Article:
After I announced that I had an appointment with Steve Ledson, I had a few minutes to continue shooting images inside the winery. It has the feel of a modern take on splendor of days gone by. The rich use of wood, from the floors with their intriguing inlaid designs, right up the walls to the wainscoting ceiling panels… rich, opulent wood, more on the blonde side of oak, rather than on the side of dark mahogany, allowing more light to flow in the rooms… polished to perfection. Only a master carpenter could have crafted something so magnificent. I didn’t familiarize myself with the Ledson story before arriving, because I enjoy hearing stories for the first time, and from the original source. I did come to learn that construction was part of his history, as were a lot of other entrepreneurial endeavors of the family, which deeply integrated them into the culture of Sonoma’s Kenwood area.

…And then, I heard Steve’s footsteps in the distance, approaching in the hallway to the right. He came around the curve of the hallway, his stature very erect and sturdy, bearing the aura of the master carpenter that he is. It now all made sense… the building, the man, the myth behind the legend… We were face-to-face and shaking each other’s hands.

I’m going to write another story about this winery for Custom Wine Concierge, that takes into account the importance of family and history, that have carved out this intriguing individual.

In this story you’re reading right now, I’m going to tell you about that bottle that I wanted to know more about. What’s ironic is that I toured his stately mansion-gone-winery, took it all in, finding myself most at home in the room that he had built for his mother, but loving it all… A bit enraptured with it all.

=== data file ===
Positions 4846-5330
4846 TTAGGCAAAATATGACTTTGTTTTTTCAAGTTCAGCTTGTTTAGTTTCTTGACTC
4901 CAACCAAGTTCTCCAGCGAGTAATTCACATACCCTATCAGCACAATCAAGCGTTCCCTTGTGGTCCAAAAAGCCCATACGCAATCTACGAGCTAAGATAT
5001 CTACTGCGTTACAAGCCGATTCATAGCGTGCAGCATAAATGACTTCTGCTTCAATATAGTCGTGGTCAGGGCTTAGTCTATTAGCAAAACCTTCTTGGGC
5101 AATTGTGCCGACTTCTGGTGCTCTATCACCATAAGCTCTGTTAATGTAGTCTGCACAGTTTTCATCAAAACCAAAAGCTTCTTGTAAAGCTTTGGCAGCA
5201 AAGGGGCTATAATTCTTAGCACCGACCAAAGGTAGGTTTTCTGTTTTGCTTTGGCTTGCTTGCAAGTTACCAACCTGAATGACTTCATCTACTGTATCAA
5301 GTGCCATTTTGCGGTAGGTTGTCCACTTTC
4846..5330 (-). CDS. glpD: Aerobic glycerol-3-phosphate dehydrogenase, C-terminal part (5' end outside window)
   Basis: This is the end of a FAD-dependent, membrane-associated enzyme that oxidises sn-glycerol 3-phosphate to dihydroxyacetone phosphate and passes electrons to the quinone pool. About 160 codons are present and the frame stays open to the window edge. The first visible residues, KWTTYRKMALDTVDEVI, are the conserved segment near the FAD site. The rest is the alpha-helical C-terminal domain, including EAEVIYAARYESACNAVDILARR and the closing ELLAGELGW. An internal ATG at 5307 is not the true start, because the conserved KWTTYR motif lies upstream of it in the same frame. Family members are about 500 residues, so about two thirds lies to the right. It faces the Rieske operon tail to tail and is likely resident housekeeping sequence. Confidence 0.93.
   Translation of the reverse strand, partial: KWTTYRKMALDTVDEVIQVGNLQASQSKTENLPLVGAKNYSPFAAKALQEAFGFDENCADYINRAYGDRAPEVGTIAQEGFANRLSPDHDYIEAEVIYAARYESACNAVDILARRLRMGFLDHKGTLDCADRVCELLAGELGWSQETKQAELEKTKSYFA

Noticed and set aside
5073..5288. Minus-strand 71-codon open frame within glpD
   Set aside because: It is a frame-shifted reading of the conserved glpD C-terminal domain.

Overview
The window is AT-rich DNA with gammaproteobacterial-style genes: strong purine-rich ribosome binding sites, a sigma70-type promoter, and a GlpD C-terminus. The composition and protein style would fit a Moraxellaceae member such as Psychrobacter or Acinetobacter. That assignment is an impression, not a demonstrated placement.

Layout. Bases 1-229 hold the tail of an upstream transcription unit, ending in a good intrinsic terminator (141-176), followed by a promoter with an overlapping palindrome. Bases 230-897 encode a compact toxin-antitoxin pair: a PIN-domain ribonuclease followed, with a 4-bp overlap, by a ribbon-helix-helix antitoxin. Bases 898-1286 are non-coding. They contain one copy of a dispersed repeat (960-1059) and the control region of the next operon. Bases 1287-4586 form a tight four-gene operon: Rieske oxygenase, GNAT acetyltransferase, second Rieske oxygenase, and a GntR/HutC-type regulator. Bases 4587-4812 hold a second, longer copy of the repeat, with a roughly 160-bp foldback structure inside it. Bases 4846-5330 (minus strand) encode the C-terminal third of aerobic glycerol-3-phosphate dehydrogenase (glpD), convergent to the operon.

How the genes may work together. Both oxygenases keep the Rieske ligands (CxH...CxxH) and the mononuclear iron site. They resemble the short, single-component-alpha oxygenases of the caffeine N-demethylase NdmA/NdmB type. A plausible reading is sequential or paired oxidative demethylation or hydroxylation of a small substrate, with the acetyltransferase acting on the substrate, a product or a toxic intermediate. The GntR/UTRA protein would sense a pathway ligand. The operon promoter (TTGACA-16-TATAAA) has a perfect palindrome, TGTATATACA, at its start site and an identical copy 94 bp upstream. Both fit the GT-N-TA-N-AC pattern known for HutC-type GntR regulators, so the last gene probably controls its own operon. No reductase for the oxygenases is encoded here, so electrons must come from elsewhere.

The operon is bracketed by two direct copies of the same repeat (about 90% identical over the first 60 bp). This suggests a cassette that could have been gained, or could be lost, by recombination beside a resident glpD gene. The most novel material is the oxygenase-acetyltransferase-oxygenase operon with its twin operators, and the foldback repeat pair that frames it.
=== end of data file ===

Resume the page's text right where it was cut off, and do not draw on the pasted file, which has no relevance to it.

What was to be his mother’s room: A room with the softness befitting a man’s love for the woman who gave birth from the fruit of her loins, to a man who would later dedicate a space for her in his own, new home… A room that would be sweetly feminine with soft colors, and yet match the masculinity for most of the rest of the home-turned-winery.

But I never asked the question. I got lost in the exploration and lost my train of thought; so, I sent Steve an Email, asking, once I got back to my office:

How did you come about making that etched bottles wine for Orlando Cepeda?

Steve Ledson replied:

Our family has a foundation, the Harmony Foundation for Children, where we try to raise a few hundred thousand dollars each year for children. We’ve been lucky to be able to work with people like Michael McDonald, Jeff Bridges, Dwight Clark, and Orlando Cepeda.

How we met Orlando is that he was the dear friend of a friend ~ Randy Fuerst. Randy is also one of our club members, and has been a friend of Orlando’s for quite some time. Randy brought Orlando to the Dwight Clark event. When Orlando walked in, Dwight Clark stood up and said, “Hi, Orlando, how have you been?”

Come to find out, they had known each other for sometime.

Immediately, Orlando wanted to work with us in raising money for children. Orlando and his family have become great friends with my wife and me. He’s a very kind man, and we’ve spent a fair amount of time together going to dinner, Giants games, and just socializing. He took me to the All Star game a few years ago, and gave me the opportunity to meet most all of the Hall of Fame ball players who are still alive.

Amy and I feel very blessed to be able to work with people like this. It’s nice to see that there are people out there, and very busy people, that will take time out of their lives for children.

In a very short amount of time, I really came to appreciate this fifth generation farmer, who also serves as winemaker… the solid man behind the castle along Highway 12, known as Ledson Winery & Vineyards.

Please enjoy this short video of his family property, as I did photographing it.


Enhanced by Zemanta